My husband and I went to Chicago over Christmas. My daughter Rachel, who can deadlift 300 pounds, had asked if I wanted to go to her gym on Sunday. So I talked with Dan about a workout that I could do that would show my daughter how far I have come. Then, the next time we spoke I mentioned being ready to work out and Rachel told me we were going to a special class that Sunday: The Twelve Kettlebells of Christmas.

I immediately went to Dan and asked him to write me an excuse. (To whom it may concern: Please excuse Barbara from class today. She is feeling a little old.) Instead, Dan ran through the most likely exercises and told me that I knew how to do them all. There was no getting out of this.

The class turned out to be very doable. I did rows, swings and deadlifts with kettlebells. I did lunges, split squats and bridges. I also did something where you start in a lunge position, then lift your front leg 20 times. (Rachel was sure I would never be able to do that.) I finished up strong with a one-minute plank. Pretty good after an hour workout.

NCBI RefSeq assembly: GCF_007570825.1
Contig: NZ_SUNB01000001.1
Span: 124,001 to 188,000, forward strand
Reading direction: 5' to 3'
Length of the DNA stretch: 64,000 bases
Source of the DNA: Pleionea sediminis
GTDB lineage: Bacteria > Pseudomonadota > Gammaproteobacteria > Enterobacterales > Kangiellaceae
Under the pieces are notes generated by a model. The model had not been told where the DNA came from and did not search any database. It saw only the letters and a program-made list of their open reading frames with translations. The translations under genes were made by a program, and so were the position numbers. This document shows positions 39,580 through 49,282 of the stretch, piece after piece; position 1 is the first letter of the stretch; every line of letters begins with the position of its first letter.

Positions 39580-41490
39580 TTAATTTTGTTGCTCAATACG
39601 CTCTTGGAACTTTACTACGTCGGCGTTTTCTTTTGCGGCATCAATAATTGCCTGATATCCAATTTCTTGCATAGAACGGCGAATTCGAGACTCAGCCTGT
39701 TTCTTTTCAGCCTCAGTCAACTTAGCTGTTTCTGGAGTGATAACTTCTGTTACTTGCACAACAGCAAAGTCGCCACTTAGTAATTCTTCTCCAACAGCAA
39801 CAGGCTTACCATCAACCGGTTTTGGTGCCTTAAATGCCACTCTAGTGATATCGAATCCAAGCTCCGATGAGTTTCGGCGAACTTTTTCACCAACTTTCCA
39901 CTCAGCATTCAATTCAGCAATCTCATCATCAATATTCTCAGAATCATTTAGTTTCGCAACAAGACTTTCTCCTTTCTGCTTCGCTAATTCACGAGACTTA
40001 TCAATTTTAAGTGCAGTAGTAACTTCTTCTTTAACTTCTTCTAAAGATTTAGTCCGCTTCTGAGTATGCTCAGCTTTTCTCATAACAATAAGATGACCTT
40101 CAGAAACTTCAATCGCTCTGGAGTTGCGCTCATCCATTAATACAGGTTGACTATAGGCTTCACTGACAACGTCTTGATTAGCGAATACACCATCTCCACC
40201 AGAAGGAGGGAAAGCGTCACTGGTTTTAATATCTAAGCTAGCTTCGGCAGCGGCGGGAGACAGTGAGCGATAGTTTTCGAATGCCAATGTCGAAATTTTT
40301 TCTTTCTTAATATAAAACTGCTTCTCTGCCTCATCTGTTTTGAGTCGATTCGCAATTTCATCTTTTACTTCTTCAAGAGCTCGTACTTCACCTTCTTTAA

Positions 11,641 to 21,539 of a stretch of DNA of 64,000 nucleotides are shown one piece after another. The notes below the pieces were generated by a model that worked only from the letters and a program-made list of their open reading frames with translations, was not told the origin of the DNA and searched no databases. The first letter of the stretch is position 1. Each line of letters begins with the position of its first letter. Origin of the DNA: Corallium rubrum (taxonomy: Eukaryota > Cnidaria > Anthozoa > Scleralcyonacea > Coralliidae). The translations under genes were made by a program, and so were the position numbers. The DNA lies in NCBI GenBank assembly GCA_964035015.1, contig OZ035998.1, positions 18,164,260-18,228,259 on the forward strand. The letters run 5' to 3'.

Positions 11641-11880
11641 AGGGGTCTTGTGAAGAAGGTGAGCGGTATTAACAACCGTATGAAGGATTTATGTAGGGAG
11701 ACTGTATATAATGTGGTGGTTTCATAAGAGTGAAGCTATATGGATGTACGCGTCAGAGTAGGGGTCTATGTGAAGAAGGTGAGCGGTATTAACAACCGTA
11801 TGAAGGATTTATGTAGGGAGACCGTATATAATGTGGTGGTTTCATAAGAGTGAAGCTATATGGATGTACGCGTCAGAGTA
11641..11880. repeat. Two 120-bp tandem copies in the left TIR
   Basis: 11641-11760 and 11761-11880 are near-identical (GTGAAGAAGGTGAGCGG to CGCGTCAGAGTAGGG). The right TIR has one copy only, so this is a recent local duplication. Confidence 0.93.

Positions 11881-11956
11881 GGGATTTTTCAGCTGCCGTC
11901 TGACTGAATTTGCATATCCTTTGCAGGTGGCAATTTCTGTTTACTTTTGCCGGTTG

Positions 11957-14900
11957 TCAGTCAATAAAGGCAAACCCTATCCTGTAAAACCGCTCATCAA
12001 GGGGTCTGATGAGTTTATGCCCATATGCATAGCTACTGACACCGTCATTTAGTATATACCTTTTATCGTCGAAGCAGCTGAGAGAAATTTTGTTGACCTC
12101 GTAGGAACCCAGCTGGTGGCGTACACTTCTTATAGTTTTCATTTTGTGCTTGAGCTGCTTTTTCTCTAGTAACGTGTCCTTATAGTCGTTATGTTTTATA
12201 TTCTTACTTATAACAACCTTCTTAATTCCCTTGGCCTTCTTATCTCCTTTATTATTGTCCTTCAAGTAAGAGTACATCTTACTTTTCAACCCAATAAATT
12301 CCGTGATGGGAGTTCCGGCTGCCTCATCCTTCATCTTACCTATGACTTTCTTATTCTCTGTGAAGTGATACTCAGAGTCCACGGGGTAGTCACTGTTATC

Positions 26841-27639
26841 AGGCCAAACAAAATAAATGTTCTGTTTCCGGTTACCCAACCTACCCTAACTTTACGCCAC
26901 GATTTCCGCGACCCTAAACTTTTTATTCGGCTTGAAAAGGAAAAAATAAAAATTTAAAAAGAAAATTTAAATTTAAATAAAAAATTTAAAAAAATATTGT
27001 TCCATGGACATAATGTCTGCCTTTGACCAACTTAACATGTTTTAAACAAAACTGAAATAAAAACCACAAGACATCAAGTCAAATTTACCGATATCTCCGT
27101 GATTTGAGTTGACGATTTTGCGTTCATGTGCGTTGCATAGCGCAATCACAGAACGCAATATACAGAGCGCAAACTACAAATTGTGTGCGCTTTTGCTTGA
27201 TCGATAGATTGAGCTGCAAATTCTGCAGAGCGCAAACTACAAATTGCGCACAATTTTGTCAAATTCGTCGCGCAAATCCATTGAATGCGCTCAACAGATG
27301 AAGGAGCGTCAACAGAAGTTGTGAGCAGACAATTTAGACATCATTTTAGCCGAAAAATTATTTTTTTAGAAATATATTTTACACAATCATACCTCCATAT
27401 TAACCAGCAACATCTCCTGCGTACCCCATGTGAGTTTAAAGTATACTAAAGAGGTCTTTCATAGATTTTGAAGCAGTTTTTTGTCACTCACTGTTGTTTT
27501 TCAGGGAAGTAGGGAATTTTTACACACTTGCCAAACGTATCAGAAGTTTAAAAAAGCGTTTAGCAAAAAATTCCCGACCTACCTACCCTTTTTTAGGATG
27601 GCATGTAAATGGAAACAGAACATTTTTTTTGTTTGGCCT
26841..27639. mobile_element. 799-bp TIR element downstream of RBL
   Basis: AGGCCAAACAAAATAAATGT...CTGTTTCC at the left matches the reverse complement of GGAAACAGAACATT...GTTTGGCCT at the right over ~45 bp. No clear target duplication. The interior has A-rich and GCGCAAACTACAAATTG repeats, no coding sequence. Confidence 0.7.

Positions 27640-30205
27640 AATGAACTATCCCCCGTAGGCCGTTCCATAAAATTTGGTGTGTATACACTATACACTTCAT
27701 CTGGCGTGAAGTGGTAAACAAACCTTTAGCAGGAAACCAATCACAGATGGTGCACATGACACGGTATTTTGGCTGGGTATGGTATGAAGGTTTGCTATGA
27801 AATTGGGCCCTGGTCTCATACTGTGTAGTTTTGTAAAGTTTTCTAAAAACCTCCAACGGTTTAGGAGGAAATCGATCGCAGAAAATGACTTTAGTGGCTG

Of course, there were a few things I couldn’t do. I couldn’t jump over a bench (not like a hurdle, but like in the movies jumping over a fence with hands on it). I couldn’t leap in the air vertically with knees and feet up by your hips. I couldn’t hang from a bar, let alone do a pull-up. I climbed up a step, grabbed the bar, and slowly oozed down to the floor.

I also couldn’t do something called a burpee. It looks like you fling yourself flat on the floor, push up to a plank, bring your feet forward, and stand straight. Repeatedly and rapidly.